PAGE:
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Patch - java update uninstalls old version never installs update

Created: 05 Nov 2012 • Updated: 08 Nov 2012 | 11 comments
This issue has been solved. See solution.

We have this same problem with Java we do not have the issue with Flash.

Always after releasing a java update to like 30 users 2 or 3 will come back with Java is hosed.  I display notifications to close out IE and any programs using Java and so on.  It just seems to not be helping.  We always have a few users every release that this happens too.

Does anyone have any suggestions to this issue?  Is there a way to force install at say computer start?

Symantec Support pointed me to the same Oracle bug in the other article.

Any information would be helpful.  Management is starting to complain about this.

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Roman Vassiljev's picture

Hi jlawson,

You may try to change Program Run settings so that Java updates should be installed only when no user is logged in.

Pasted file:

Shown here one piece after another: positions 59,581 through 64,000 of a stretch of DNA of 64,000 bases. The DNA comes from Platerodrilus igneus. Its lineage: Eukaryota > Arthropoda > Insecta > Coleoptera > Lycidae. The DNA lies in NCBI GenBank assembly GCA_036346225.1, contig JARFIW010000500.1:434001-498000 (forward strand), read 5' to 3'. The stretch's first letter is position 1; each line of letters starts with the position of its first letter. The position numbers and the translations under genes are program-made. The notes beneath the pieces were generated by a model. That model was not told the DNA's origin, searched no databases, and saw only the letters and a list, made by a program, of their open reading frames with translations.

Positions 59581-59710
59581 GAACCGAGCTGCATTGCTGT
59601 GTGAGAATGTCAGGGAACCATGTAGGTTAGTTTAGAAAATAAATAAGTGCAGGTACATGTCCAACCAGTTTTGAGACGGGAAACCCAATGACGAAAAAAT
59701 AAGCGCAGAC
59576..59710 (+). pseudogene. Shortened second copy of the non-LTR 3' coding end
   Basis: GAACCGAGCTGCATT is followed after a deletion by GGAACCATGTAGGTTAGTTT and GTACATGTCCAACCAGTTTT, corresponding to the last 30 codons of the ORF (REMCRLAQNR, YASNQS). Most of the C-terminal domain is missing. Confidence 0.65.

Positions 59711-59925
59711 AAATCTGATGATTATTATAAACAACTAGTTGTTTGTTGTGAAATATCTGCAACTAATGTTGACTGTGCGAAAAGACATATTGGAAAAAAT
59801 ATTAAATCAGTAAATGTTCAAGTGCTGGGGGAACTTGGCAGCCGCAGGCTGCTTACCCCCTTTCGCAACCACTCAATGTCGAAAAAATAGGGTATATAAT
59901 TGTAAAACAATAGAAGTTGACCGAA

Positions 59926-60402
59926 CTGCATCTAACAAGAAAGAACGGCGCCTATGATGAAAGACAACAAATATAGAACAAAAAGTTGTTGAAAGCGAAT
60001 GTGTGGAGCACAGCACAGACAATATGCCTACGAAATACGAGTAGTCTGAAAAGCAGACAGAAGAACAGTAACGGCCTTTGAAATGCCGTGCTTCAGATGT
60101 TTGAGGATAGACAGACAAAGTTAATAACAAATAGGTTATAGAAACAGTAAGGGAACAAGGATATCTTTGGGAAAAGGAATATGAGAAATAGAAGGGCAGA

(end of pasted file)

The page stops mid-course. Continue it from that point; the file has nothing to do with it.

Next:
Please refer to

Hope this helps,

jlawson's picture

Roman this is a perfect article I was aware of the bug but not aware of the control you could do with each package.

Kind of a pain to modify everytime but better than how it has been working out.

Let me ask you what about remote users.  Will this package install if the user is not connected to the NS?  Basically download while logged in and on vpn but then when not on vpn and proceed with the install?

jlawson's picture

Roman one issue with this setup.  How do you get the patch to apply?  I rebooted and left my pc logged off for over 20 minutes and I could not get this patch to install.  The policy is set to run this ASAP.

Is there something that can be done we will need to know how to speed this up in order to force this for users who don't get installed quickly.  Any recommendations?